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CD Feature/ Hermann Baumann: "Horn Concertos"

img  Tobias

Leopold Mozart must be one of the most wretched men in  the history of music. Not only has he become known as the father who drilled his children into genial submission, feeding off the talent of his superstar son. He must also have suffered from the widely accepted notion that his own capacities as a composer were barely mediocre and that Wolfgang Amade got ahead of him while still wearing diapers. Quite a few recent releases have proved this naive picture wrong. This is one of them.

Do note, however that “Horn Concertos” is not a Mozart-album. Instead, it features a quartet of outstanding composers of the 18th century, which the booklet text somewhat excessively dubs “the time of the greatest creative talents”: Pokorny, Witt and Rössler line up next to Leopold in a display of superb melodic inventiveness. If this was really meant to be “only” functional music, then its function stretches well beyond serving as aural wall paper. These five concertos are full of energy, inspiration, kindness and they hold a catchy and contageous kind of enthusiasm – I had people knocking on my door on a sunny day, asking what I was listening to (instead of complaining about the volume). And contrary to the popular myth that all music from this era sounds the same, each composer has his very own distinctive characteristics: Leopold is the man of contrasts, juxtaposing almost corny hunting motives with stark and visionary Andantes. Pokorny comes across as the traditionalist with a heart of gold and Rössler as passionate and energetic. But it is Friedrich Witt, who stands out, if only for the ten minute long first movemement of his contribution, which uses a powerfully loping theme as a red thread to explore various moods. All of this has been carefully remastered from the 1981 recording and now shines as brightly polished as the golden knob on Scrooge Mc Duck’s vault.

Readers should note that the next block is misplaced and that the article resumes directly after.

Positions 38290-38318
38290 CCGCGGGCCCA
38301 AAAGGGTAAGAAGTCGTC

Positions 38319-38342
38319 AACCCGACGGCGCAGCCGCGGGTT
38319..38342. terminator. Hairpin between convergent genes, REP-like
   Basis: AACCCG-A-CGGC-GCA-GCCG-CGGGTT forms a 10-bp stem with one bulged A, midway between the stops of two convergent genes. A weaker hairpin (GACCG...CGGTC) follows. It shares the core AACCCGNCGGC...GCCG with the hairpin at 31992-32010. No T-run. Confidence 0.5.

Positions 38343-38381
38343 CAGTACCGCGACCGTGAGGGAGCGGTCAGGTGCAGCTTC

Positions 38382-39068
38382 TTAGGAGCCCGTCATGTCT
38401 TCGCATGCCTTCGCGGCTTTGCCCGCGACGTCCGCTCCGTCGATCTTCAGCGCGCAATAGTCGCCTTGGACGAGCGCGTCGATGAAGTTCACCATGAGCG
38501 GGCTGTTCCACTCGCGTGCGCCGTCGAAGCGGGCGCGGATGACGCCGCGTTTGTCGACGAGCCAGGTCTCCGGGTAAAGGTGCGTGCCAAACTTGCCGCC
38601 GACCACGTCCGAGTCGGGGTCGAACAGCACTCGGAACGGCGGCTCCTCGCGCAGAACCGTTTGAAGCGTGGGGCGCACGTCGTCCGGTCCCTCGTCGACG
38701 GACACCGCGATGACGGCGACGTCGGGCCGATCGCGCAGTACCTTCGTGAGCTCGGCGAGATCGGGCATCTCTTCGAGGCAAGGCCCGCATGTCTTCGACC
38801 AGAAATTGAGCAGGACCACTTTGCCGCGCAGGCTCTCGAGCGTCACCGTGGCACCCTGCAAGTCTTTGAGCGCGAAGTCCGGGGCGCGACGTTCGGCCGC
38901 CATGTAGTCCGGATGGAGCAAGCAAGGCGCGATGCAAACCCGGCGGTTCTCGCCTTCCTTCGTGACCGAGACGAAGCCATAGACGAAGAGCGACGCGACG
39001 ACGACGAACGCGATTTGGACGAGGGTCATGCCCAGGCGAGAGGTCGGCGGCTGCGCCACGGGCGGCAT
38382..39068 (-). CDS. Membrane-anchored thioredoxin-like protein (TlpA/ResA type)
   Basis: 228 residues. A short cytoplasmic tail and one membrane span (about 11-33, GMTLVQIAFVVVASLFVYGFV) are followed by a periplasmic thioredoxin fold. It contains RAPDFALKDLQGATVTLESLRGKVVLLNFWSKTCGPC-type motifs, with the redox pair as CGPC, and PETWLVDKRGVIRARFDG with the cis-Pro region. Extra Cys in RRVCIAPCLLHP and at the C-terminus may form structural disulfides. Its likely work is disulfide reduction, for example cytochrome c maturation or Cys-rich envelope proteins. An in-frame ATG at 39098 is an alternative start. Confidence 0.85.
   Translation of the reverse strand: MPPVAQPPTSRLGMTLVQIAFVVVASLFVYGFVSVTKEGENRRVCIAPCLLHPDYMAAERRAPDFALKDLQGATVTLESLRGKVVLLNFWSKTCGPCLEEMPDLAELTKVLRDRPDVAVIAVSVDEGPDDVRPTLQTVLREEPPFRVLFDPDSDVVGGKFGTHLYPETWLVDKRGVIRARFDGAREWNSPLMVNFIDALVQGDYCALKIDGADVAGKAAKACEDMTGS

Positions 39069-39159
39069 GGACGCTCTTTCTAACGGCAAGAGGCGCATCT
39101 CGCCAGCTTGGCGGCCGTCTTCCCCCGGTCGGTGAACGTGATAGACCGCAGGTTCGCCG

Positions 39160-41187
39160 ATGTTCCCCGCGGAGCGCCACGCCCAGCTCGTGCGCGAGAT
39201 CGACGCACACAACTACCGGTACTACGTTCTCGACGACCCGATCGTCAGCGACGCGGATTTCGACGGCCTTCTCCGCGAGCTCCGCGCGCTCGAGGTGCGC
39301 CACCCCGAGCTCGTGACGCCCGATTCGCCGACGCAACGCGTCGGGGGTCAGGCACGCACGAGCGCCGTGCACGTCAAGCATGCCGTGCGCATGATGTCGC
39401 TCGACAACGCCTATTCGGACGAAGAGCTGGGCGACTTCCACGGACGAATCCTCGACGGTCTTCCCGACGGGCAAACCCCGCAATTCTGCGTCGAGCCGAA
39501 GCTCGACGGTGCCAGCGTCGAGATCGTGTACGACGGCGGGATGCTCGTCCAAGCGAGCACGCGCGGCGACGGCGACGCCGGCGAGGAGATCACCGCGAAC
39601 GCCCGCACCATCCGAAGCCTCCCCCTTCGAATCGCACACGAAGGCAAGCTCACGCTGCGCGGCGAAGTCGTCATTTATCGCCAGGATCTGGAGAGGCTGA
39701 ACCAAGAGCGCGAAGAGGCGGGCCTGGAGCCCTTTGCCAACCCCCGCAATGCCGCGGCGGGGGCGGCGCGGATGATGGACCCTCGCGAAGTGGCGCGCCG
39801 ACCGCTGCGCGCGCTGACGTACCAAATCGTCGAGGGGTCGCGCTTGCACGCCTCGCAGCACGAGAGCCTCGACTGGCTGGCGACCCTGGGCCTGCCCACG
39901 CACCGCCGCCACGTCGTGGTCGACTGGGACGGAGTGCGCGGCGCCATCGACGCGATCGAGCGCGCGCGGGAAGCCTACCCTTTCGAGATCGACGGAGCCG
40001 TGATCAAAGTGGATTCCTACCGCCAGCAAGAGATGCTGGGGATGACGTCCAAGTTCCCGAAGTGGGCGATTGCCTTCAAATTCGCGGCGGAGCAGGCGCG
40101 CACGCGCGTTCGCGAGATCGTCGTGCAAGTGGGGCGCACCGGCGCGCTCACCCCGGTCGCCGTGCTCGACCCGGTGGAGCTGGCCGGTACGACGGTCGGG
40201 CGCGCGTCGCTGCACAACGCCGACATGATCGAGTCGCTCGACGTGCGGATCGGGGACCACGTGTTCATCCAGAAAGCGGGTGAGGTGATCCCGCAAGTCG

If there is a defining persona behind the project, it must be Hermann Baumann, easily one of the most renowned soloists on his instrument of the last few years. His bright and warm tone carries these pieces to Horn-heaven, without once sounding schmaltzy. It would therefore be wrong to claim that this disc is dedicated to Leopold Mozart.. But it does do his talents some justice and puts him into perspective. Give the man a break!

By Tobias Fischer

Homepage: ARTS Music

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